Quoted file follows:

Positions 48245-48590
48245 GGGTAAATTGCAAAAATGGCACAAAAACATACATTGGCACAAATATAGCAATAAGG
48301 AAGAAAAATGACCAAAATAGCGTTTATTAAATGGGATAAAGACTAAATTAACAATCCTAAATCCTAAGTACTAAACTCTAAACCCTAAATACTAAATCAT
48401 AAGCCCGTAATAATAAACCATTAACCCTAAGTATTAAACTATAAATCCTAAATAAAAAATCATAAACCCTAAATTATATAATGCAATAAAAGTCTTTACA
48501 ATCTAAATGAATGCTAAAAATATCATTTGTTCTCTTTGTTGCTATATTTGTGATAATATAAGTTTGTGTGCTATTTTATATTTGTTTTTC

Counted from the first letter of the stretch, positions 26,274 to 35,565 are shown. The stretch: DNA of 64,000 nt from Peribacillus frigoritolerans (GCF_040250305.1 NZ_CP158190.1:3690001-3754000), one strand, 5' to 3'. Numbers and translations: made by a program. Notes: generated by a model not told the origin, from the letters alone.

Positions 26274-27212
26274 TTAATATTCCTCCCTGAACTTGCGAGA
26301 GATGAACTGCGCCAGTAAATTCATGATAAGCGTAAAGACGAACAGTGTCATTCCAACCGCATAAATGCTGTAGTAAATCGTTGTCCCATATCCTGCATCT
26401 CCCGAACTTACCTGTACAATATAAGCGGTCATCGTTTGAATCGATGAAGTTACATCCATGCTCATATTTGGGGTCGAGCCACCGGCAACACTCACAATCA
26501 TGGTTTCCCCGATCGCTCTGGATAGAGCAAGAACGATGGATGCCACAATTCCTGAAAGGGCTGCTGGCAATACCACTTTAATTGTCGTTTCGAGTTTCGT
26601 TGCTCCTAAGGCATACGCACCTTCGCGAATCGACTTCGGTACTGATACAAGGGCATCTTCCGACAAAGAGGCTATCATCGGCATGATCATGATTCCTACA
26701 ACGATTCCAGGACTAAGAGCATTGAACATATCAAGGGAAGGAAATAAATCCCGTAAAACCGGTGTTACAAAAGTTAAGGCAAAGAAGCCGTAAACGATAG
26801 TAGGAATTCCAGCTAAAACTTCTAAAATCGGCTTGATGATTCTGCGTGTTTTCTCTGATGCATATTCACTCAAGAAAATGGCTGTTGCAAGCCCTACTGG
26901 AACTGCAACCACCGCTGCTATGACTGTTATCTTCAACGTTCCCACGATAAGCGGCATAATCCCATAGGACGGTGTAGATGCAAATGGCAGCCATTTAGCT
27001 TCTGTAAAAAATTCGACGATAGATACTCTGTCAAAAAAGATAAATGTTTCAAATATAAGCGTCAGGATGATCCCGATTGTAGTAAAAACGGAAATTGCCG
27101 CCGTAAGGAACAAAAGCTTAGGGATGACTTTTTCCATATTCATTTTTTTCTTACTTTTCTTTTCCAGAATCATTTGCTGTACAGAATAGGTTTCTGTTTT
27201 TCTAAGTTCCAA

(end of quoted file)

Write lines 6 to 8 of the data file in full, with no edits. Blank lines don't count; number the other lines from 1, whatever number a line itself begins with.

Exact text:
Counted from the first letter of the stretch, positions 26,274 to 35,565 are shown. The stretch: DNA of 64,000 nt from Peribacillus frigoritolerans (GCF_040250305.1 NZ_CP158190.1:3690001-3754000), one strand, 5' to 3'. Numbers and translations: made by a program. Notes: generated by a model not told the origin, from the letters alone.

Positions 26274-27212
26274 TTAATATTCCTCCCTGAACTTGCGAGA